Where Leaders Don’t Grow

In Monday’s Wall Street Journal, a page-one meditation on how the financial industry’s emphasis on quick profits in every unit, or else, has crushed a generation of top leaders, leaving both Citigroup, Inc. and Merrill Lynch & Co. without obvious successors to their two newly-cashiered CEOs.

So many worthy candidates carry the taint of having been fired for a bad quarter. Meanwhile, the combination of skills needed to run these institutions don’t all fit inside one Dolce & Gabbanna. Neither of the ex-CEOs had the “technical expertise to figure out the mess involving mortgage-backed securities whose value is uncertain,” but their possible successors either lack that kind of knowledge or the leadership qualities needed to run immense public companies.

Mergers and expansion have made the job of leading a Wall Street giant tougher. It may no longer be enough for the leader of Merrill Lynch to be a longtime brokerage executive like David Komansky, who headed the firm from 1997 to 2002, or for the head of Citigroup to be a top investment or commercial banker.

Roy Smith, a professor of finance at New York University and former partner at Goldman Sachs Group Inc., said Wall Street chiefs, obsessed by their stock price, are quick to let go anyone whose unit has a bad quarter. That may show their boards that they are aggressively managing their subordinates, but it means talented executives who make mistakes can be quickly shown the door.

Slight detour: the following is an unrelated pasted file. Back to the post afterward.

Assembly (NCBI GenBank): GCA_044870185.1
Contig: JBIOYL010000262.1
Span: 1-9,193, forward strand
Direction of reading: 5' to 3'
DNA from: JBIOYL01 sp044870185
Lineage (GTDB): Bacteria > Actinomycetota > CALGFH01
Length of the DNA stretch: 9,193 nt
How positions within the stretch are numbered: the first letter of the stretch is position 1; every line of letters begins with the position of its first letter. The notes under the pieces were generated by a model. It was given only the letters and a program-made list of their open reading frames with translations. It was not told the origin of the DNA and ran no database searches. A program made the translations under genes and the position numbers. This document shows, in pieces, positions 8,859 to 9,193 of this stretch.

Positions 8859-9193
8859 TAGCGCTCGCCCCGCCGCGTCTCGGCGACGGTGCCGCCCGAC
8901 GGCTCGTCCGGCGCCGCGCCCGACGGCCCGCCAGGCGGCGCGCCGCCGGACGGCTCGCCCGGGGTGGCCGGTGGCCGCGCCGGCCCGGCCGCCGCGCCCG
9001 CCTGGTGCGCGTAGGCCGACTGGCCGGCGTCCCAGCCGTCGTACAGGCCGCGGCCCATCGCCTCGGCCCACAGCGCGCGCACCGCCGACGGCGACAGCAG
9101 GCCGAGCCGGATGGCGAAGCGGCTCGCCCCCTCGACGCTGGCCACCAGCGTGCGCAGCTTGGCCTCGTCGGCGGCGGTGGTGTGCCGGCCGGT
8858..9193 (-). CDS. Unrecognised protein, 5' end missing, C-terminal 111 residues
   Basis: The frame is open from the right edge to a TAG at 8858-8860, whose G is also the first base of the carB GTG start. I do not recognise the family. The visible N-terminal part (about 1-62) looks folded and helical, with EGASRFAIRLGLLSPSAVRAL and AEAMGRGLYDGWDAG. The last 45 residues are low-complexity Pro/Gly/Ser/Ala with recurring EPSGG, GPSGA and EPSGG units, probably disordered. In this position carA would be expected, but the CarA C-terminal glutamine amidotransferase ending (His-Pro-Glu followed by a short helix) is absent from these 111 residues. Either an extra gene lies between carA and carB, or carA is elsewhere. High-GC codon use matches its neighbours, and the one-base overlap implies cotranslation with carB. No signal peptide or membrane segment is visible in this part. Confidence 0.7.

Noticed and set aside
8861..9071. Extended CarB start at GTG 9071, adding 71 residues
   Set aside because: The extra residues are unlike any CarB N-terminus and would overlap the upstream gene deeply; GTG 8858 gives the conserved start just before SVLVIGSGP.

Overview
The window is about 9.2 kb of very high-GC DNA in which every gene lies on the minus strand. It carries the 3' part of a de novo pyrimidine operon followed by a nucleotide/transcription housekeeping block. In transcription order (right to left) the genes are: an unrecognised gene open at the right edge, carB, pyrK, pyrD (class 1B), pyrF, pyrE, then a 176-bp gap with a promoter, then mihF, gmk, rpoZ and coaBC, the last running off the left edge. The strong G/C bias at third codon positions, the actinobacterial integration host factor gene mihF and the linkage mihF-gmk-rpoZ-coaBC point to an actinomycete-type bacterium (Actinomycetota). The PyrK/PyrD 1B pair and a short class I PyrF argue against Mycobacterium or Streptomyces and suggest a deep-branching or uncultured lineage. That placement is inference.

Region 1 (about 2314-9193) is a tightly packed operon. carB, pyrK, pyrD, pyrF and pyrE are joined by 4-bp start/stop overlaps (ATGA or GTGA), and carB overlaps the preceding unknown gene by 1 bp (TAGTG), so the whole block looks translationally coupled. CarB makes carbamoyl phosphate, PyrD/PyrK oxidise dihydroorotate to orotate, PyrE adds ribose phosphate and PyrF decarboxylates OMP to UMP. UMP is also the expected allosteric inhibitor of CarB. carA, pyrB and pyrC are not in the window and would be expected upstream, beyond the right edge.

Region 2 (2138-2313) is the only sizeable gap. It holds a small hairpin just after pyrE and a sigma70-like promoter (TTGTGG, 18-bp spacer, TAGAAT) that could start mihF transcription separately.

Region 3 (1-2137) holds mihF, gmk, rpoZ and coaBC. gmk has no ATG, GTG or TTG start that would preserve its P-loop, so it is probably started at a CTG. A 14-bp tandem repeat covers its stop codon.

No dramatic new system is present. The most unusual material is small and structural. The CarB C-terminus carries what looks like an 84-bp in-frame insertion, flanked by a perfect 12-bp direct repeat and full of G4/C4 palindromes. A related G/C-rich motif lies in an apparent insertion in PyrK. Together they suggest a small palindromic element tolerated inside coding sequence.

During Mr. (Charles) Prince’s tenure at Citigroup, more than a dozen top bankers have departed, been forced out, or been given different responsibilities. They include Marjorie Magner, who ran global consumer banking, and Michael Dunn, a 30-year Citi veteran who served as finance and operating chief for Citigroup’s global consumer unit.

Similarly, Merrill’s Mr. (Stan) O’Neal acquired a reputation for purging top executives — prompting some of those executives to agitate behind the scenes for his departure. Wall Street has become a more “volatile place to grow managers,” Mr. Smith says.

(The article is behind the WSJ’s pay wall.)

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